Data isn't information until it can be used. Accurate, flexible, and easy-to-use reporting is key to the success of any SAM program. Beyond standard vendor configured reports, the user should be able to configure reports on selected fields and save them or run them on an ad hoc basis. For maximum value, the user interface should be easy to use and not require database programming. Reports should also be able to use Boolean processes to identify systems without key software products (e.g., security software), software not listed on purchasing records (e.g., software purchased by an employee) or important patches. The system should also provide a dashboard reporting system to management with real-time information on areas of particular interest.
Compliance and Audit Support
One of the key benefits of a SAM program is to determine the level of compliance with a firm's software license agreements (SLA), to make any necessary adjustments and to maintain full compliance going forward. Compliance is simply using the same number of software titles that were paid for and using them in accordance with the terms of the SLA. A good SAM tool will:
- Compare the number of discovered software titles
- Normalize the different versions and identifiers
- Aggregate them into a total count of that title
- Compare that number to the purchased license quantity
- Report any over and under licensed software
If the numbers of discovered tiles and purchased titles match, the firm is in compliance with the SLA. If the purchased quantities are greater than the number of titles discovered, the company is over licensed and can delay future purchases of those titles. If the opposite is true, the company is out of compliance and can take steps to acquire additional licenses. Measuring software license compliance should not be an annual event, but a continuing process where the firm identifies compliance issues on an ongoing basis and is prepared for an audit request from any software vendor.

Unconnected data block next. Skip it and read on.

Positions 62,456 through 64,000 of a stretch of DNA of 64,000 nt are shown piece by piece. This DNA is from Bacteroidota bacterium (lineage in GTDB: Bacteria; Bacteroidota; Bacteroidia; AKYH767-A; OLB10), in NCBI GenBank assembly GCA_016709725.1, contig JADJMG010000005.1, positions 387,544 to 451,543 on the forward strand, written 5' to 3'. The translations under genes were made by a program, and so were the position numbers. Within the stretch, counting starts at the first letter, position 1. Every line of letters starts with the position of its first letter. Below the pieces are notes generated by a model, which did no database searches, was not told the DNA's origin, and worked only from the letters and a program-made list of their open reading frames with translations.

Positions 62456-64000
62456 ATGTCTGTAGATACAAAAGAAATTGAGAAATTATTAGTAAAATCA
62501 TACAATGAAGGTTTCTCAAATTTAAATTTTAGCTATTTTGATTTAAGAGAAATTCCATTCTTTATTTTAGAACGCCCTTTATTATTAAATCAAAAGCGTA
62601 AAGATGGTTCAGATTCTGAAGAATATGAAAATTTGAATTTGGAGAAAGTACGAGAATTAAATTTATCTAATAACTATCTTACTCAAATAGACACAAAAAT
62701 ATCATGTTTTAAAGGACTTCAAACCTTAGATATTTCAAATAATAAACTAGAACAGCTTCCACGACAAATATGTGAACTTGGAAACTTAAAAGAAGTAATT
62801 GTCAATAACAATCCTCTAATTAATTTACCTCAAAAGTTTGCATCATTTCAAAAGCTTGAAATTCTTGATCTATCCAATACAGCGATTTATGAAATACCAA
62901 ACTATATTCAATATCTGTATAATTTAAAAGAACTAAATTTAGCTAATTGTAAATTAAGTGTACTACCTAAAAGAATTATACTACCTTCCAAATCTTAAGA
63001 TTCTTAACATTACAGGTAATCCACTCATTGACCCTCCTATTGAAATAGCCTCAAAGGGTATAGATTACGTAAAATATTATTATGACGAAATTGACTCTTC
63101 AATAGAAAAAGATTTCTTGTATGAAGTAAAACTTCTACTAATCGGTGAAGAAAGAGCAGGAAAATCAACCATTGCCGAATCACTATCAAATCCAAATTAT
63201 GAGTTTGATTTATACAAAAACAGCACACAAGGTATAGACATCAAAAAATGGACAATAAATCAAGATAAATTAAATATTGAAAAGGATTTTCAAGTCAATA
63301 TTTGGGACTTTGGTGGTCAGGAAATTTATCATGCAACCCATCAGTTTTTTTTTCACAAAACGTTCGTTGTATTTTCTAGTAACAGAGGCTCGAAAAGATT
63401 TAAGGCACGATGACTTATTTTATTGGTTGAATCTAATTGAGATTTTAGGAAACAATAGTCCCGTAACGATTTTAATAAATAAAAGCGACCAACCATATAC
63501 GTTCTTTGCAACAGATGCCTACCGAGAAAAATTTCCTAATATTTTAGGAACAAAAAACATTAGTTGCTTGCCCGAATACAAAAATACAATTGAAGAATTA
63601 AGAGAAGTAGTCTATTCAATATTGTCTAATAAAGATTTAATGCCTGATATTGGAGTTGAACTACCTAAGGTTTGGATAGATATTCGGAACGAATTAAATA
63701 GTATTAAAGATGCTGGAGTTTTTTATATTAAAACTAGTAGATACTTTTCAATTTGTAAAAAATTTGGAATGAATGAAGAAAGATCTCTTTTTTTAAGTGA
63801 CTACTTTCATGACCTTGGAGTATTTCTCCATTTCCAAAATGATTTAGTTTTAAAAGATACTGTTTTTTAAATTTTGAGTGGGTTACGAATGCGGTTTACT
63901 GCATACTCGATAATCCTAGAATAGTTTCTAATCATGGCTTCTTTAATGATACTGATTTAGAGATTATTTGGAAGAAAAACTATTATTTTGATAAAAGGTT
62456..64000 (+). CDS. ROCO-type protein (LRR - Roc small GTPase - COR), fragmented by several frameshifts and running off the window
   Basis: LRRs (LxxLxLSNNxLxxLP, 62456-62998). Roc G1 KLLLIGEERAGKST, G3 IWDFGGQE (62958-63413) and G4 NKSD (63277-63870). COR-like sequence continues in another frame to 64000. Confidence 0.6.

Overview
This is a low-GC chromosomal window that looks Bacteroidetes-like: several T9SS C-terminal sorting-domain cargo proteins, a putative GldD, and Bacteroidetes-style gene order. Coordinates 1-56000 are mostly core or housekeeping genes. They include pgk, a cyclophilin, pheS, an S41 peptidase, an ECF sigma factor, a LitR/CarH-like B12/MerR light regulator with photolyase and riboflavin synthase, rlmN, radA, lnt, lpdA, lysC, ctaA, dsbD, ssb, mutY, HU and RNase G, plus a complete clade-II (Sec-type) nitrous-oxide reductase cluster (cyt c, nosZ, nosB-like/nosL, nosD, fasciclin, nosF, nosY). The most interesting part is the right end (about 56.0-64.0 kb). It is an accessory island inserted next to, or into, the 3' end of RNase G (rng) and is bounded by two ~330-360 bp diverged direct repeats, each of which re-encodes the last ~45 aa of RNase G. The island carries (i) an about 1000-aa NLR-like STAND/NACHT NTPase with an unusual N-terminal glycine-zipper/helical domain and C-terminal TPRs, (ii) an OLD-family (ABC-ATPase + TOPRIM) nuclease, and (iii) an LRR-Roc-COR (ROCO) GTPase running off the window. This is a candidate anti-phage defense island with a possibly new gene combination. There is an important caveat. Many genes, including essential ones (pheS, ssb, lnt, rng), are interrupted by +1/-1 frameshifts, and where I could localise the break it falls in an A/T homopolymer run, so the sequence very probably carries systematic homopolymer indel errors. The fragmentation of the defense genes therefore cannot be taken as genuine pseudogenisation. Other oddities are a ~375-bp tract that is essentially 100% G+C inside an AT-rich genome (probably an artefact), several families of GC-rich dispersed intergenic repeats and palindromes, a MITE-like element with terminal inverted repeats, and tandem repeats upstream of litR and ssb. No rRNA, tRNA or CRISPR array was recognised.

Software companies conduct regular compliance audits, which can be costly, disruptive and time consuming for the targeted company. In many cases, the software vendors aggressively conduct the audits and treat them as a revenue generating exercise. If a company is found to be out of compliance, it must purchase additional licenses and pay damages. A SAM program can mitigate the impact and cost of an audit. Ideally, the accuracy of the reports generated by the SAM solution in use is certified by one of the major software auditing agencies (e.g., SIIA, BSA). In that case, the company can run the requested reports, submit those reports to the software vendor and the issue will be quickly resolved.